Are legacy systems still relevant to the way we do business today?

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CTO, 11 - 50 employees
Their only advantage is you can't get rid of them. But are they really relevant to the way we do business now? Not really.
CEO in Services (non-Government), Self-employed
Well, they are and they aren't. If I look at the legacy systems that are out there in the large factories—think GM, Ford, you know big boys—all of this is coming from the need to make a business decision. The fastest time to decision gets me closer to zero time to value. From the manufacturer's point of view, zero time to value is the goal in every process. Interestingly, I'm seeing the same thing coming out of the Walmart’s of the world.
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CTO, 11 - 50 employees

Right. I think you're seeing it broadly. What you just said is absolutely perfect for the CEO, but what I need to do is make a hero of the guy who owns a particular outcome. So one of my customers is the person who has to make sure that the delay between outages is less than an hour. Or the time to repair an outage in their network is under an hour. So the way to get there from a startup perspective is to make individual people in the org heroes, and then you'll slowly move the whole thing up. But ultimately selling top-down is really tricky because everybody knows the goal of getting to show the business decisions and so on, the problem is finding the heroes.

CEO in Services (non-Government), Self-employed

Companies can lose $100,000 per second that they are down. That's a lot of money, and that's a tremendous amount of pressure on the operational technology folks. And I think that getting buy-in from the operational technology champions or heroes as you call them, who you want on your side is where you have that overlap. You don't have a lot of synergy between OT and IT, they've always been warring factions, but now the top-down and even the bottom-up are saying to them, "Look, you have to get time to decision down. We can't afford to be down. You have to be able to make a decision very rapidly," and in doing so, your stream of consciousness, as I'm now calling it, has to merge with what's in the legacy systems that we're mining and somehow those two things have to coalesce.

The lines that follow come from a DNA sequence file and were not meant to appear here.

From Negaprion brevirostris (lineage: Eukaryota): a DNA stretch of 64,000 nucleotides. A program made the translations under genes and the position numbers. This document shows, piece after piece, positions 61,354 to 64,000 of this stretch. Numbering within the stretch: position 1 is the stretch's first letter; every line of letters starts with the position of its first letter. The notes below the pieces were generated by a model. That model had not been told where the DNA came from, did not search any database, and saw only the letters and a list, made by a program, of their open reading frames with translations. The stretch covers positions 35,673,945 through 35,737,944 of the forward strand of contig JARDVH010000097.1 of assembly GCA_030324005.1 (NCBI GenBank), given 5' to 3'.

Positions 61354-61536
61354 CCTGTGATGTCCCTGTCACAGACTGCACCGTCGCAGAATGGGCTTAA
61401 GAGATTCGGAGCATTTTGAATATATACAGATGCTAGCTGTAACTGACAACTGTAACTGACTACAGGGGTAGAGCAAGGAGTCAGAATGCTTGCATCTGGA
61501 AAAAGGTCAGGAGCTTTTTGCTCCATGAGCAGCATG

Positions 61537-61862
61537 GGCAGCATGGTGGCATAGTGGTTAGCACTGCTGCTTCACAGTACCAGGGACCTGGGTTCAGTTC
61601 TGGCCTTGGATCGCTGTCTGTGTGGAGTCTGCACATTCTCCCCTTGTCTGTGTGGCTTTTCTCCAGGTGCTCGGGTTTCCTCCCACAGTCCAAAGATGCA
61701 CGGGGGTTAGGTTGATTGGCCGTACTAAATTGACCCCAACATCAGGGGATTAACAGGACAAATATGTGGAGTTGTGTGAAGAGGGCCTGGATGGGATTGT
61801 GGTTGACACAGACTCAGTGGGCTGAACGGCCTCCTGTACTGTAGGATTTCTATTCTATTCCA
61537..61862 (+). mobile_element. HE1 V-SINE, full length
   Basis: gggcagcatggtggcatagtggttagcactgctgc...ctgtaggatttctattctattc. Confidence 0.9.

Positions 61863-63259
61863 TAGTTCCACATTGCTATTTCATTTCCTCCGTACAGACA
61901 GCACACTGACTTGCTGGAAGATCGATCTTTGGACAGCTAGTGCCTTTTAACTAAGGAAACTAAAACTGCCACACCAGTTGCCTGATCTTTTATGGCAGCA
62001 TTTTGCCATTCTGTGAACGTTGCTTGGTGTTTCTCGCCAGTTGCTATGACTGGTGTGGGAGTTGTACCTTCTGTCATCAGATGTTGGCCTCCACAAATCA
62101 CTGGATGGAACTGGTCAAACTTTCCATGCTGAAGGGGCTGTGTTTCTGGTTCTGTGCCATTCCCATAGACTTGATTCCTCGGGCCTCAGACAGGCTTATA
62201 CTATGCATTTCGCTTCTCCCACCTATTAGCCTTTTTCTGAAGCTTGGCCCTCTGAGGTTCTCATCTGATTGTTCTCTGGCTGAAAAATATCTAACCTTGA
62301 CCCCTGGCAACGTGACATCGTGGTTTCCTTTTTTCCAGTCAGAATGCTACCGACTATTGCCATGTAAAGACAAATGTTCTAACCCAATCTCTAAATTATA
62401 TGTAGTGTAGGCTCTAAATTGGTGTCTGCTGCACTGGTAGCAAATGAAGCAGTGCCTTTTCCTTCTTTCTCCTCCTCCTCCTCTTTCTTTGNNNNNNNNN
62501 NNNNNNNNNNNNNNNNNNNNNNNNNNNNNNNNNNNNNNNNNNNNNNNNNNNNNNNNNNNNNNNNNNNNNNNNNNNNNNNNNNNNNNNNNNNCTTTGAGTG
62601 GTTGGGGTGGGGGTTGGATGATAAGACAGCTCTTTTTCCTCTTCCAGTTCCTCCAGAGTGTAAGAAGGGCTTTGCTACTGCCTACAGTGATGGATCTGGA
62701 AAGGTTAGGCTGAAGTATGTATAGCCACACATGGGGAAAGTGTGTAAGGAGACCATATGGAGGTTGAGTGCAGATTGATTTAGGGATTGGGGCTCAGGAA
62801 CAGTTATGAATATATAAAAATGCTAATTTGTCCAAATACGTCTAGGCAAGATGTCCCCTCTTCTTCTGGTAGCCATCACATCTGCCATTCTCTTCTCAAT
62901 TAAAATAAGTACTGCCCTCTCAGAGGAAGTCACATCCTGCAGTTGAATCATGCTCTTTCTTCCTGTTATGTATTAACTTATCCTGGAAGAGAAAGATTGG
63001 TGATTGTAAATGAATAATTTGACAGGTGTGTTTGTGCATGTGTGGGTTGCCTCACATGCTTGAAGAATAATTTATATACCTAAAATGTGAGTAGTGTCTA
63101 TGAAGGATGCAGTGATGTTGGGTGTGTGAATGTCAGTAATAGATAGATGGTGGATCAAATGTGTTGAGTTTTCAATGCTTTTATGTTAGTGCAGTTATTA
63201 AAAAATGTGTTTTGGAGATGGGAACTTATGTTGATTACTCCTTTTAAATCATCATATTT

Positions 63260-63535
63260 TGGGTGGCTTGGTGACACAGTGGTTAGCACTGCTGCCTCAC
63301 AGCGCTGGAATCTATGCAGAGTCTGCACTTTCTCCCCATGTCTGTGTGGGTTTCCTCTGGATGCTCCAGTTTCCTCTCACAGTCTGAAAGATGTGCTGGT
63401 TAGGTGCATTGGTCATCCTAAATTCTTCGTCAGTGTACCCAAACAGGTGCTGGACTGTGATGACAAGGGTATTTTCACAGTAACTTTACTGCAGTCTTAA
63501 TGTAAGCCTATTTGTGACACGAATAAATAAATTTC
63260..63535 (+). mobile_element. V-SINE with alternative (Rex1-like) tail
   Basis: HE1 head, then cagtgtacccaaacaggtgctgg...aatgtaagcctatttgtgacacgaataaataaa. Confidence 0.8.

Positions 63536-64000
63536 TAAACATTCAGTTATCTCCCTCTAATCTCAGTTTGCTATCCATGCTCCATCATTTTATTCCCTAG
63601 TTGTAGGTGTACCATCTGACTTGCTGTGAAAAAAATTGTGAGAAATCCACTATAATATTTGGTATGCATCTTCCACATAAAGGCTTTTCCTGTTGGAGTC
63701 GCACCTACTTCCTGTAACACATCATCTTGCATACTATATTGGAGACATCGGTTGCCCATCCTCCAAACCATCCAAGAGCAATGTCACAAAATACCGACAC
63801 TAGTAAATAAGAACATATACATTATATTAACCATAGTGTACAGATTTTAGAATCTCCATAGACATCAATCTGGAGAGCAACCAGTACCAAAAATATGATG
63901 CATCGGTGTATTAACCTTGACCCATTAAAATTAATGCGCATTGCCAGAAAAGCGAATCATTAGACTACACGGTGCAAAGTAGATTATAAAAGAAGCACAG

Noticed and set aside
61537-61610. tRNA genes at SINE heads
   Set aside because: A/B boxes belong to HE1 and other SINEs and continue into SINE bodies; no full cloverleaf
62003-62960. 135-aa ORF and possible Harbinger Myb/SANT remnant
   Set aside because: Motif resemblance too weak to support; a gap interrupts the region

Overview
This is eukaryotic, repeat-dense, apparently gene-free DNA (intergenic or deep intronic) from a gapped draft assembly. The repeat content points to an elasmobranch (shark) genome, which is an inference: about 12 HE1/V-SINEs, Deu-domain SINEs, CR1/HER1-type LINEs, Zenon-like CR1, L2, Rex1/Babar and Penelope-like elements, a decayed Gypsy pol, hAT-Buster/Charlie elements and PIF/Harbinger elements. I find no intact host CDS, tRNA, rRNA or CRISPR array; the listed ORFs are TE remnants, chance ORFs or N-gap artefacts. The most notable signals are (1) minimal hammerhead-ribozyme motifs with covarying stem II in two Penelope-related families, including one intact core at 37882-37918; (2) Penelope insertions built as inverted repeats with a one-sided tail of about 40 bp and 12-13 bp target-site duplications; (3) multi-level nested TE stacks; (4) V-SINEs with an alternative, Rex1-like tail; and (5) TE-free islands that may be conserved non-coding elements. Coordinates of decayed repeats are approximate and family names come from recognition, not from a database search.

CEO in Services (non-Government), Self-employed

Under other circumstances I would absolutely agree, creating internal heroes/champions is the way many vendors get their feet in the door and build successes one by one to prove their value across an organization. But we both know that's a long process and very costly for the vendor. Today  the need for speed ( whether digital transformation or Industry 4.0) and with it the need to create, capture optimize or deliver value suggests there's far more of a C-level appetite.

CEO in Software, 11 - 50 employees
Today we consume almost everything, outside of traditional cloud solutions, very similarly to the way we did more than 10 years ago. Based on the customers that I talked to and based on the complex dynamics of the market, I expect that history will repeat itself and that a significant portion of the population will want to solve these unique problems that are represented by what we're calling the Edge and the environments associated with delivering solutions closer to where the action is occurring. They'll either want people that supply to them in a unique way that solves their problem exactly, or they'll want to build their own.
Director in Manufacturing, 1,001 - 5,000 employees
We still run many of our smaller manufacturing plants on legacy ERPs and control systems. Data is eventually fed to the global SAP system but it’s just not economically feasible to replace every legacy application. Eventually with other or additional reasons the legacy applications will be replaced
IT Director and Software Producer in Software, 11 - 50 employees
Relevant? Yes.

Important? Yes.

Frightening? Yes.

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